Skip to main content


About a year ago I heard that Russel McLean's first novel had been released in paper in the UK. The Scottish born author keeps a fairly entertaining blog, and has until now been known for his short fiction. His first book THE GOOD SON has now been released here in the States.

McNee was a copper. His wife, his father-in-law, and McNee were in a car accident 9 months ago. McNee seriously hurt his leg, but his wife lost her life. The father-in-law blames McNee, but then again so does he. In McNee we follow him as he picks up the pieces of his life and sublimates his desire for redemption in unraveling the misery of others. McNee has gone private, and as THE GOOD SON begins James Robertson asks McNee to look into the recent suicide of his brother who Robertson hadn't seen in 30 years until he discovered his body with a noose around his neck.

So what works especially well about THE GOD SON is the lived in quality of Mr. McLean's prose. A big problem with much of the Crime Fiction I have read over the last few years is the heavy handed approach to plot, character, and setting . Things are happening, but only because the writers says so. Yes, it is fiction and everything is a construct, but a good author should be able to draw you organically into the story. To Mr. McLean's credit he has a gentle hand. Of course this praise is tempered with the feeling that THE GOOD SON suffers from a lack of reach. Yes, THE GOOD SON is well written, but I've read something like this before. The story feels worn and lacking in inspiration. The prose is never lazy, but never soars. It is a first novel, and I hope the next one just takes a few more chances.


Popular posts from this blog

The Very Best of Mr. Dennis Lehane

I thought this post would appear in October. Ya, know when SHUTTER ISLAND: THE MOVIE was supposed to be released. And then it wasn't. Something about Leo not being able to do 'press' for the movie. Doesn't really matter the reason, a February release date has one of those fancy Hollywood meanings: Not Good.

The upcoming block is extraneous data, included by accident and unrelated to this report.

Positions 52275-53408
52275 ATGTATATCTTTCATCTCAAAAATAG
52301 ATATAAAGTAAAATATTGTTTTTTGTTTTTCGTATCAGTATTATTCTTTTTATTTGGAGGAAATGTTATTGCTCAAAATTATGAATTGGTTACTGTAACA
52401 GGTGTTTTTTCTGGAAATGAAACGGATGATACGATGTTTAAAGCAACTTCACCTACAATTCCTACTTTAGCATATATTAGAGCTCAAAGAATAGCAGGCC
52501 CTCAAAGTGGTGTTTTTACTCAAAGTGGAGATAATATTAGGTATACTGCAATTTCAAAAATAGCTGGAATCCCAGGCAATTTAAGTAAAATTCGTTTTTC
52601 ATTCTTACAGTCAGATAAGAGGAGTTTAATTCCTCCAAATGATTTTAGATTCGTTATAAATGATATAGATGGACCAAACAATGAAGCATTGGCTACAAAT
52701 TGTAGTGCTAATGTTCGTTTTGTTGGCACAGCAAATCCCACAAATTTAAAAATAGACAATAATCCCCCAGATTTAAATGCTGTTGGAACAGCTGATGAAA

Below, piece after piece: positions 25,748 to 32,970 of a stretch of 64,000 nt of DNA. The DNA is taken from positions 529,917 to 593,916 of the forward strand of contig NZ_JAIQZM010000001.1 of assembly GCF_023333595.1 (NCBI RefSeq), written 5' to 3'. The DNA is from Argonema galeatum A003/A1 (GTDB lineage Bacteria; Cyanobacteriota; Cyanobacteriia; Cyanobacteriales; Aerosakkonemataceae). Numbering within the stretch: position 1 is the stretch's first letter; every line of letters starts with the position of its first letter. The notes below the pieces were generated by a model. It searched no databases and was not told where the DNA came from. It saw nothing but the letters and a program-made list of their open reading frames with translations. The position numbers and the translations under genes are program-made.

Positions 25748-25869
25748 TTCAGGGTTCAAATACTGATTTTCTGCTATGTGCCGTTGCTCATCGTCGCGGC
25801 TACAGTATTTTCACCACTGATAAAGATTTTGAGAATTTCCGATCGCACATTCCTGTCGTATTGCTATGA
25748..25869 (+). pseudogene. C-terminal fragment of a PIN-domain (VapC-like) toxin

Look I'll be honest, I didn't connect with SHUTTER ISLAND. I loved the fifties setting, the haunted house atmosphere, and impending doom of the Hurricane. Even the set-up of the story was intriguing but how it played out just didn't work for me. Some interesting characters, a bunch of great set pieces, but the ending announces itself with an expected, thud that went nowhere.

Am I still going to the movie? Its Lehane, Scorsese, Leo, and Ruffalo of course I am. Anyway the list.

8. Prayers for Rain - 1999
The last Kenzie-Gennaro book follows our heroes as they investigate a guy who is terrorizing women into committing suicide. The book played like an episode o…

The Very Best of Mr. Michael Connelly - Part I

I was about 50 pages into the latest Michael Connelly book, THE SCARECROW, when I flipped to the front. This is the 20th novel. I decided that rather than write a review of the novel, pretty good by the way, I would write a think piece about the relationship between a highly regarded crime novelist and how reader's take for granted the author if the high standard to which they have become accustomed to is not maintained over a lengthy run of books.

This idea was quickly abandoned out of laziness. Instead, I decided to take a cue from my friend, Peter, who recently ranked all of the James Bond films. I didn't feel I could tackle all 20 novels so the list below is just the non-Harry Bosch books. Mr. Connelly's next book 9 DRAGONS releases in October so don't be surprised to see a Bosch only list then.

I wrote this list up a couple weeks ago. I have given it some time to marinate. I did make any changes but I do want to say that there is a definite break between ranking 5…

Live By Night: First Image

First image from Live By Night the latest Dennis Lehane novel to be directed by Ben Affleck has appeared. Here is the accompanying article from Indiewire.
What can you say about one singular image from a film that will include a hundred thousand or so? It looks good. I'm a sucker for big fields of grass, what can I say? I have enjoyed all of Ben Affleck's directing efforts to date, even if I wasn't wowed by any of them. I don't mean to damn him with faint praise. He is a solid, unpretentious director of capital m 'Movies'. And even if he wasn't making the best thing Dennis Lehane has written in the last ten years I would still go see his next effort.
The movie is slated for a 2017 release which I'm not certain should be believed. In spite of the film already vacating a Fall 2016 date, if the movie is even kind of  good, dollars to donuts it sneaks into a late 2016 release for Award show consideration. A 2017 release date seems more accurate, if early t…